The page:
The Federal Reserve is on track to wind down its efforts toward economic stimulus, if unemployment meets projections in the coming months, the Fed said Wednesday.
Fed Chairman Ben Bernanke said the bank could begin reducing the pace of its ongoing bond purchases as soon as this year, according to a report by Bloomberg News, based on comments the chairman made during a press conference in Washington D.C. today.
The change is contingent upon meeting certain economic thresholds.
The Fed has been purchasing bonds at a rate of $85 billion monthly in an effort to stimulate economic growth. Following positive employment figures and projections for employment to improve further, the Fed may end that stimulus in 2014, Bloomberg reports.
“If the incoming data are broadly consistent with this forecast, the committee currently anticipates that it would be appropriate to moderate the pace of purchases later this year,” Bernanke said during the press conference. “If the subsequent data remain broadly aligned with our current expectations for the economy, we will continue to reduce the pace of purchases in measured steps through the first half of next year, ending purchases around mid-year.”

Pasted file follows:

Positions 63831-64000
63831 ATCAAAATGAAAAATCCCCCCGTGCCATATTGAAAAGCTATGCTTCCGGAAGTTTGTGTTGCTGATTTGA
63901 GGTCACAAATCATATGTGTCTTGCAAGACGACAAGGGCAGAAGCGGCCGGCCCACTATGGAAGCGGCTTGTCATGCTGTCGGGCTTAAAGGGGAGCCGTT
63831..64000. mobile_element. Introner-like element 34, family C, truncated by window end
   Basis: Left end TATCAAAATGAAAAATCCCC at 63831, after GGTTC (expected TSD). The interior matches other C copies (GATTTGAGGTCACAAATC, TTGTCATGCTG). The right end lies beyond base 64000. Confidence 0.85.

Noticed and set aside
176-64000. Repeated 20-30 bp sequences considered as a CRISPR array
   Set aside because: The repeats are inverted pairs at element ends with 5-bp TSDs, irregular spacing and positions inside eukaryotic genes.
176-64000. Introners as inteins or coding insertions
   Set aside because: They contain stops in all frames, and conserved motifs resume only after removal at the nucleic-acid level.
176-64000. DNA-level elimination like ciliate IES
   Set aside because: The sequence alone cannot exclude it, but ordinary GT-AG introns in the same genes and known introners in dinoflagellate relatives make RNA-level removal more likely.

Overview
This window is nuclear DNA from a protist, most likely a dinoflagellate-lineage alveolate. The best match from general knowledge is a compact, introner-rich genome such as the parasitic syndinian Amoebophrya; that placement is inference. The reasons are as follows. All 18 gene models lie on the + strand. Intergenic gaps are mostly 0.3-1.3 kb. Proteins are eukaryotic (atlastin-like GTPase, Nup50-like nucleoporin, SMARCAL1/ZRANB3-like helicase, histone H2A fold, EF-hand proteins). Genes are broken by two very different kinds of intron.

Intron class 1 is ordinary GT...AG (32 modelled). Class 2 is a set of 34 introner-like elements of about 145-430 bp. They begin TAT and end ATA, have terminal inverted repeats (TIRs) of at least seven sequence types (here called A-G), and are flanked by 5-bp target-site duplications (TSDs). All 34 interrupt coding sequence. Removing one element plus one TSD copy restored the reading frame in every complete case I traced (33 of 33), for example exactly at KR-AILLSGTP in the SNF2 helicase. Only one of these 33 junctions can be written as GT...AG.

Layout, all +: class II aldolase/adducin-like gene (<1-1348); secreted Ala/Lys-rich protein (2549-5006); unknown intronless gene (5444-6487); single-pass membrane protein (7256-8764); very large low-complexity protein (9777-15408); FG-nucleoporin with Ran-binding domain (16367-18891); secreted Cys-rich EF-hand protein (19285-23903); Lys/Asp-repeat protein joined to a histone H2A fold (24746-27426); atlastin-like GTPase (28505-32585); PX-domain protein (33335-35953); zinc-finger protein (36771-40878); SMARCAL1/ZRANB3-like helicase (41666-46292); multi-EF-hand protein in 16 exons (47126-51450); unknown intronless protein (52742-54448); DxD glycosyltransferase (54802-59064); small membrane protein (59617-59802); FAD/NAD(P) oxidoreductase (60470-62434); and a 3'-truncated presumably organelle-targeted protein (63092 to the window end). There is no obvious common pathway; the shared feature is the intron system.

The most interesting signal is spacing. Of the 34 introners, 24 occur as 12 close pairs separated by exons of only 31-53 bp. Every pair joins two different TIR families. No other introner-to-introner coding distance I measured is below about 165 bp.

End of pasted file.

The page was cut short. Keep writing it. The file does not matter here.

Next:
The impact on interest rates is not expected to materialize in the short term, however.
“Policy makers might aim for a lower unemployment threshold before considering an increase in short-term interest rates,” Bloomberg reports.
“In terms of adjusting the threshold, I think that’s something that might happen,” [Bernanke] said in the press conference. “If it did happen, it would be to lower it, I’m sure, not to raise it.”
He said an interest-rate increase is still “far in the future,” according to Bloomberg.
Written by Elizabeth Ecker